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About Omaha daily bee. (Omaha [Neb.]) 187?-1922 | View Entire Issue (March 31, 1912)
OMAHA. SUXDAT MORNING. MARCH 31. 1912.
iMENDELSSOHNjCHOIR NOTES f
Interesting Announcesenti Con
cerning the Coming- Concerts.
H050EAET VICE PRESIDENTS
Sirs. Ckarlra T. Kewatse aa4 Mrs.
Charles X. Wllhelss Will Art iu
(or the Series.
V Tiro iaterestinc items ( importance
ave been uppermost In the minds of Ibe
membership of the Mendelssohn chert'
Vduriss the last week. Co Is the accept
ance by Sirs. Charles T. Kountre and
airs. Charles M. Wilhelm of the titles
and duties of "honorary vies presidents
The choir has from the start been
actively officered by its own actual sing
ing members, and for soma time before
the close of last season the question had
been discussed as to the advisability of
bavins; some outside connection with the
social and musical lite of Omaha. Mrs
Kountze and airs. Wllhelra were already
actively Interested In the organisation
and had done valuable work for it ami
tbey graciously accepted the Invitation
to act as honorary vice presidents, the
actual membership vice presidents being
Mrs. Thomas J. Kelly and Miss Juliet
SicCune. Frank B. Burchmore, who
was treasurer last year and was in
defatigable in the promotion of last
year's concerts. Is the president of the
Mendelssohn choir and is directing the
management of this year's festival with
quiet and steady force, which Is showing
the most gratifying results.
Another Item of importance is the ad
vance announcement of the programs,
Monday Evening. April C-Solotst Miss
r'lorvneo lllnkle. Mm, Nevada Van de-
Veer. Mr. Itccd Miller and Mr. Frederick
Overture, "llujltsfca," Opus ft
(Dvorak); choruses (a capella), "Open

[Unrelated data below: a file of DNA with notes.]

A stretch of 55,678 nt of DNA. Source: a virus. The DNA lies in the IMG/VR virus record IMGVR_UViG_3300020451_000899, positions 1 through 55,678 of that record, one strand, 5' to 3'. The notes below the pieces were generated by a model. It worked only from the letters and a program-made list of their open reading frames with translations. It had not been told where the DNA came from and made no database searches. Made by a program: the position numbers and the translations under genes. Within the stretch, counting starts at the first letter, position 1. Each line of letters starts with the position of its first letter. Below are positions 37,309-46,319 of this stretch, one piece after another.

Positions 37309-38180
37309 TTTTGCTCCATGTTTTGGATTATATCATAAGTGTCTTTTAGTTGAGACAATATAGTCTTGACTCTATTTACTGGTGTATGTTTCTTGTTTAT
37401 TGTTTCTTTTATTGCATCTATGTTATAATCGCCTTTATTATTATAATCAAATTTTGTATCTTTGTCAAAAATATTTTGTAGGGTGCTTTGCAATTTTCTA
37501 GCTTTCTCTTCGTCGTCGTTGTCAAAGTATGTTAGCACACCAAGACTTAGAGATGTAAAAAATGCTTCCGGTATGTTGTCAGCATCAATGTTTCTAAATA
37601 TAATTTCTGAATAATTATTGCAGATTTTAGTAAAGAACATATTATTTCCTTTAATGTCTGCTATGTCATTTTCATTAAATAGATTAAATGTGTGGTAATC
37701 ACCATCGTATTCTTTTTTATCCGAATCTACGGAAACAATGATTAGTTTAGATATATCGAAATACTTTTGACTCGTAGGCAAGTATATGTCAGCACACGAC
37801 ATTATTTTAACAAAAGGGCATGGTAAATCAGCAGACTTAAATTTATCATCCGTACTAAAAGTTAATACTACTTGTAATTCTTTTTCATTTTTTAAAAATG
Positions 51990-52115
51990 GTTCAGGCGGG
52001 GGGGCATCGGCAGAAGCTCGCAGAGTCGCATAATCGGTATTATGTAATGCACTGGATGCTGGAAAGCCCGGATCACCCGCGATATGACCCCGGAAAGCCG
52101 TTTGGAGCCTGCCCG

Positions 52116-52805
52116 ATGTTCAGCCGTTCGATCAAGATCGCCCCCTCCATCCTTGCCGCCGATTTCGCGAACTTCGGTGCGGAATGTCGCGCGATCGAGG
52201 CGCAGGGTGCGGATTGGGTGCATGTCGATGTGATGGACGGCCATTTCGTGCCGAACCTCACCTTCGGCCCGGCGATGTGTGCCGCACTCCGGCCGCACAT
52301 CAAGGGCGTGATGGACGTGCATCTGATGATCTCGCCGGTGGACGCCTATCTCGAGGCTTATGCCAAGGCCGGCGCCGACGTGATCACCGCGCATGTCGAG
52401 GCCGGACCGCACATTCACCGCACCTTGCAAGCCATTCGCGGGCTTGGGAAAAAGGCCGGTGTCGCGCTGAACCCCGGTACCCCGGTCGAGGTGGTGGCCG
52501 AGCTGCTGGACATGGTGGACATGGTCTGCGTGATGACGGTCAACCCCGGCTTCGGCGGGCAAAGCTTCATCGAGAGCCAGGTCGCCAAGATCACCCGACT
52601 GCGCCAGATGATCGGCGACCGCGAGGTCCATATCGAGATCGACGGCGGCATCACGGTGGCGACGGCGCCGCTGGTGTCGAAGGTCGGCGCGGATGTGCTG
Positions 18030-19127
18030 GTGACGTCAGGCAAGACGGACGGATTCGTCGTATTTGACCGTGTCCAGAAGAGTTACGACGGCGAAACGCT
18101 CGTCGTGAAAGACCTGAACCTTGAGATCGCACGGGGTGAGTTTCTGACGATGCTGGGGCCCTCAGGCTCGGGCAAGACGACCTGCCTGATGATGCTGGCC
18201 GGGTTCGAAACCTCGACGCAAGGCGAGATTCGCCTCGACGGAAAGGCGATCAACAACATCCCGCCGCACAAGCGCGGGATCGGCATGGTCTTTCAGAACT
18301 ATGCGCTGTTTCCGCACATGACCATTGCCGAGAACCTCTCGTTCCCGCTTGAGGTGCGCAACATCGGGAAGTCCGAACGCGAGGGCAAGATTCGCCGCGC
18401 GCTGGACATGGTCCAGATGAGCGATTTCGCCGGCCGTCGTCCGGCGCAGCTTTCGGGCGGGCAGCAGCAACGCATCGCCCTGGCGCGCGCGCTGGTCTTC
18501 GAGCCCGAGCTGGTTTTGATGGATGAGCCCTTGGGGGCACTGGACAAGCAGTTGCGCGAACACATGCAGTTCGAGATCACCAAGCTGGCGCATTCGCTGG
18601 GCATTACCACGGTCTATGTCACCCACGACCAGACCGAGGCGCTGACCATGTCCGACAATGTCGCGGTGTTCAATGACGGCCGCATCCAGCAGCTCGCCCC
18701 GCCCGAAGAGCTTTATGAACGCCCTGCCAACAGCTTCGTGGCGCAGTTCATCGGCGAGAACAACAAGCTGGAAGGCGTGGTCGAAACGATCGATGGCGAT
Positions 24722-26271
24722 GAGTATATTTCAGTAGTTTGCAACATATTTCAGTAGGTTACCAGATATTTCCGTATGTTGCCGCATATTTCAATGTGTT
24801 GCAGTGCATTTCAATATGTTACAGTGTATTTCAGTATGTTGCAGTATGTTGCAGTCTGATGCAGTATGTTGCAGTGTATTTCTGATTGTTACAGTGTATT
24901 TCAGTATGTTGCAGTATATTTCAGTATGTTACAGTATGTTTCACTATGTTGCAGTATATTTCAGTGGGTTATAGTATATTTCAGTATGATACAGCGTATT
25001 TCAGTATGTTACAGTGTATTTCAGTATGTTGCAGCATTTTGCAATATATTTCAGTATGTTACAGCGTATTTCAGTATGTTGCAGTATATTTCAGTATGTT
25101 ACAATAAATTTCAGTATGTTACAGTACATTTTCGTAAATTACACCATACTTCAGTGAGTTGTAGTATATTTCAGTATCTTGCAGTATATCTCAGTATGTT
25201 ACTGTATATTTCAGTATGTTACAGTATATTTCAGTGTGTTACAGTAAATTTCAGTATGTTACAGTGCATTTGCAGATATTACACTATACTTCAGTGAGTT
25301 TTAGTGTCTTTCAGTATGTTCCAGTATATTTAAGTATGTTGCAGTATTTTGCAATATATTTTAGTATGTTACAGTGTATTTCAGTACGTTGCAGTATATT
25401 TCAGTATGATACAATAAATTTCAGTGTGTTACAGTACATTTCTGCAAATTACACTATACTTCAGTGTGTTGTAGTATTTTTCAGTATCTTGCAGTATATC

Air Music" (Mendelssohn; ' "Ahgelus"
K!gart; "Will Psalm ' (Oounod); selec
tions from the "Rustic Wedding." In the
garden, dance (Goldmark); aria from
t'hsrpentltr's "Louise," Miss Florence
lvlllnkle: choral ballad, The Bands o'
ce" (Oliver King); choral lullaby from
'bavarian Hlghlaud" (Elgar), both with
orchestral accompaniment: suite. ' "Die
KoenlgSklndcr" (Humnerdinck); "Pre
lude" and Children's Dance;" Klrte.
from the Mansonl Requiem (Verdi),
quartet;. Mendelssohn choir and or
chestra; Sanctus. from the Mansonl
Requiem, choir and orchestra; Symphonic
The Tuesday afternoon program will
consist of the overture to "Euryanthe"
(Weber); aria, "I Fsln Would Hide."
from "Buryanthe" tWehor), Mr. Fred
erick Weld; Symphony No. S, E minor
(Tsrhalkowrky); Symphonic Walts
(Stork), and "Caprlccio Kspagnol," Opus
M (Illmsky-Koreakow); Vationtlons Al
borado; Scene and Gypry ong; Fandango
of the Asturians.
Tuesday evening program: Soloists,
Miss Florence Hinkle, Mme. Nevada Van
der Veer. Mr. Reed Miller and Mr. Hans
Overture, "Der Improvisator" (d'AI
bert); aria. "Joan of Arc" (Bemberg),
Mm. Van der Veer; choruses (a capella),
"Ave Maria Stella" (Orlcgi; "On II I ma
lay". (Hantock); "Sigh No More. Ladles"
(Old English); Scherzo and Finale from
Scotch Ylnltn Fantasia (Burch), Mr.
Lets; the dramatic cantata, "Hiawatha's
Wedding Feast" (Coleridge-Taylor), the
Mendelssohn choir snd Theodora Thomas
orchestra, with Mr. Reed MUler as solo
ist; "Introduction," "Love Scene" and
"Brangaene's Warning." from "Tristan
and Isolde" (Wagner), Isolde, Miss
Hinkle; Brangaena, Mme. Van der Veer;
Tristan. Mr. MUler; Vorsplel, to "Die
Sothern and Marlowe Climb by Hard Work
OTHERX AND MARLOWE,
probably the strongest names
to conjure with today on the
American stage two players
I ' I artistic forces, only a few
years ago. were almost laughed at by
managers who regarded their plan of
devoting their abilities wholly to the
Shakespearean plays as little mors thaa
a dream which was suro to end In a
tremendously expensive awakening. So
many other actors had given their best